Tuesday, May 17, 2005

Quality lures software outsourcing

Thursday, May 05, 2005By Nicholas Zamiska, The Wall Street Journal
India became a software outsourcing hub by reassuring multinational clients it could compete on quality as well as on cost. Now that quality movement is rapidly spreading around the globe, as other countries pursue the same strategy.
The emphasis on quality is almost a no-brainer when it comes to outsourcing such demanding work as software development, where a small error can undermine an entire project. No matter the cost savings, turning that work over to strangers would be impractical without some means to control against quality risks.
"You're entering the unknown," says Neil McKearney, a software manager with the Swiss arm of France Telecom SA's cellphone unit, Orange, which recently signed a software-development contract with Tata Consultancy Services, the Bombay outsourcing titan. No one in his group has ever traveled to India to meet the software developers working on the project, and Mr. McKearney says no one needs to, because the quality of Tata's work has been certified.
The gold standard in the quality-certification business is the Capability Maturity Model, or CMM, which sets out specific steps needed for an effective development process to be completed. The CMM was conceived by the Software Engineering Institute at Carnegie Mellon University in Pittsburgh, a group funded by the U.S. government because it wanted a standardized way to assess the work of contractors. CMM certification is awarded by consulting firms that can charge companies to evaluate and train their personnel in CMM methods.
CMM has become so popular in India that a technician on a recent visit there saw the CMM logo stamped on a burlap bag of basmati rice, presumably endorsing the grain.
"If you don't have the quality certification), you're not even considered," says Dion Wiggins, a Hong Kong-based analyst at the Stamford, Conn., consultancy Gartner Inc. "It's a must-have."
But now the same standards that allowed Indian companies to lure business from Europe and the U.S. have begun to migrate, helping upstarts from Chile to Egypt to Vietnam chip away at India's outsourcing empire. Despite a shortage of English speakers and skilled programmers, China is pre-eminent among them.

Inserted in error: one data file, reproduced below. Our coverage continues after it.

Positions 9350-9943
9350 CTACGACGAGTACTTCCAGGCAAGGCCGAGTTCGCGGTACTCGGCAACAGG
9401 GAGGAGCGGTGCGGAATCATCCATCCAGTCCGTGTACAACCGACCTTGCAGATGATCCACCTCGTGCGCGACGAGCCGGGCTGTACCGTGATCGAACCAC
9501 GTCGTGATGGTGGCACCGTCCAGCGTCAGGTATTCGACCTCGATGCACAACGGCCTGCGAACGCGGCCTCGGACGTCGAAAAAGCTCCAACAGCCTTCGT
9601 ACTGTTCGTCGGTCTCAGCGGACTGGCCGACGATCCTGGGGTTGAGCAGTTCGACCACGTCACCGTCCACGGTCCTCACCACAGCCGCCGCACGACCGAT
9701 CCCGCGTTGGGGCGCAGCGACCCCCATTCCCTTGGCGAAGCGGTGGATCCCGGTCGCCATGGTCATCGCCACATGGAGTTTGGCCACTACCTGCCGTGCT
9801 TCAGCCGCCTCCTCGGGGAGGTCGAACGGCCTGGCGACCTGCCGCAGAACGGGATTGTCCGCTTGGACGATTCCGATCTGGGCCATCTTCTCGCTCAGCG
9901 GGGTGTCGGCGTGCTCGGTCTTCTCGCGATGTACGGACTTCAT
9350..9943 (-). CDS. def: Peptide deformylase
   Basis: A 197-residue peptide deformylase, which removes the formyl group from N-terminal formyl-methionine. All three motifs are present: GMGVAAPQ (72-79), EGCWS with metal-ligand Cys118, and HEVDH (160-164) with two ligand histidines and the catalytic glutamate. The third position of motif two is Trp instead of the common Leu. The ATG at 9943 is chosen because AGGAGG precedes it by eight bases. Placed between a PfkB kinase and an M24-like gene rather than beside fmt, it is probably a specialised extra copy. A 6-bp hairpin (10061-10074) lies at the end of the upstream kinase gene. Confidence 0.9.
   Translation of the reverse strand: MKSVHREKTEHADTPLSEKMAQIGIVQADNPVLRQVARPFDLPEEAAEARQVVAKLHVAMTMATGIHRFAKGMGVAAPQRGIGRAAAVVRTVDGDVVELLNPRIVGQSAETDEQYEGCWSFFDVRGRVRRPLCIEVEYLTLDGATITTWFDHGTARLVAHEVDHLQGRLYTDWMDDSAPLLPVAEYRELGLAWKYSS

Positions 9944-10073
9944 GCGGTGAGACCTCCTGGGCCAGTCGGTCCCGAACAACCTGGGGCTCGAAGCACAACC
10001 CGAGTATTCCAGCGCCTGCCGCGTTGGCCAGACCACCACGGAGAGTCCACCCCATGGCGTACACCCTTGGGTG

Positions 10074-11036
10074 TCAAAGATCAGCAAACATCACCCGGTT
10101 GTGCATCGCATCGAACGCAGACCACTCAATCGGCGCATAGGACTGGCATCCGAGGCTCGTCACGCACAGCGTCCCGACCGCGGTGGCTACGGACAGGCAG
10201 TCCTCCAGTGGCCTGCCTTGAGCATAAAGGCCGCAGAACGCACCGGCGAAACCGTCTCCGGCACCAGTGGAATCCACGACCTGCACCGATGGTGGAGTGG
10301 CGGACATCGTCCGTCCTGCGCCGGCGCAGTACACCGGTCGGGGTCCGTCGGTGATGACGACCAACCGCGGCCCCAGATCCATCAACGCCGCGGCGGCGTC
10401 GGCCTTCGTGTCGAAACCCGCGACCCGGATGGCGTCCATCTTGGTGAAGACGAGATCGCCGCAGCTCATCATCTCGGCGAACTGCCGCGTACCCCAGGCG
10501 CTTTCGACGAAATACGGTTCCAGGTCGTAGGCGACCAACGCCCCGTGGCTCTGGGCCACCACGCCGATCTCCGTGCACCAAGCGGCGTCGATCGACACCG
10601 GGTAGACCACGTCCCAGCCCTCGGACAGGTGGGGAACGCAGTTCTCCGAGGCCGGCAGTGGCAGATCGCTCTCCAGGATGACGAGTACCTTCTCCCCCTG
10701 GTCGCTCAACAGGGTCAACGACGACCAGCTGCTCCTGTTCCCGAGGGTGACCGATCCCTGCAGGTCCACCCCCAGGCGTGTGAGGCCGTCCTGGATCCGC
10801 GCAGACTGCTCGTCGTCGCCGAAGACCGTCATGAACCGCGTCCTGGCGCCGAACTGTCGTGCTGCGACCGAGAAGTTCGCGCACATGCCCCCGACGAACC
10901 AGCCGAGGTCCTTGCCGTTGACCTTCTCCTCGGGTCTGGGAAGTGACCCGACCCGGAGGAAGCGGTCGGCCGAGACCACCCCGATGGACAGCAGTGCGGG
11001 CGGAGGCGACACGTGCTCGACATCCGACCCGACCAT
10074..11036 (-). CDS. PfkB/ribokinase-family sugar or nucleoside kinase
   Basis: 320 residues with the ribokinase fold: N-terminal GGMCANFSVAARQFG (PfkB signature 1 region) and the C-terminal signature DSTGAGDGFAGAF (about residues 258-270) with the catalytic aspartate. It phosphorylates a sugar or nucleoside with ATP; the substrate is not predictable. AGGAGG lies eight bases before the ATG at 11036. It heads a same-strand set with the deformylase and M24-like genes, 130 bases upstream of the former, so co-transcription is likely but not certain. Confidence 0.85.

In 2002, only 18 Chinese companies were CMM-certified, compared with 153 Indian ones, according to the Software Engineering Institute. Now that number has climbed to 243, compared with the 387 Indian companies that are accredited.
One of the companies certified at CMM's highest level is Bamboo Networks, which is based in Hong Kong while most of its employees are in mainland China. Bamboo's client list now includes the likes of Credit Suisse Group's Credit Suisse First Boston and Bank of America Corp.
When Bamboo was founded in 1999, costs were out of control and some projects were unprofitable, says Gene T. Kim, the company's 35-year-old chief executive. So Mr. Kim, who had left a hedge fund in New York to found the software company, asked three of his top managers to spend a month researching what the Indian companies were doing that Bamboo wasn't. They came back to him and said that a quality certification was a must.
"It's the passport to the global market," says Mr. Kim.
As part of its bid to become certified, Bamboo created more than 250 types of forms and checklists that programmers need to fill out as they type code. Some resisted the transition to the regimented process, Mr. Kim says -- and were fired.
Now the company is profitable and looking to expand. When Bamboo began, it found it could bill its customers at only $14 an hour. After accreditation, its rate shot up to $20 an hour. In wooing new clients, Mr. Kim says, CMM is "the first thing we mention and the last thing we mention."
Critics of CMM complain that companies boast of being CMM-rated when perhaps only one or two divisions have earned the distinction. The Software Engineering Institute has received complaints of fraud from corporate clients.
"Is it a perfect answer? No, it's not," says Michael Phillips, a program manager at the institute. "The opportunity for abuse is there." Indeed, the institute says clients themselves must investigate the quality claims that an outsourcing company makes for its work.
A cottage industry of quality watchdogs approved by the institute has cropped up across the region to rank and certify companies. The appraisal process can take anywhere from a week to a few months, depending on the size of the organization being evaluated. But it isn't uncommon for companies to spend a year or more overhauling their entire software development process.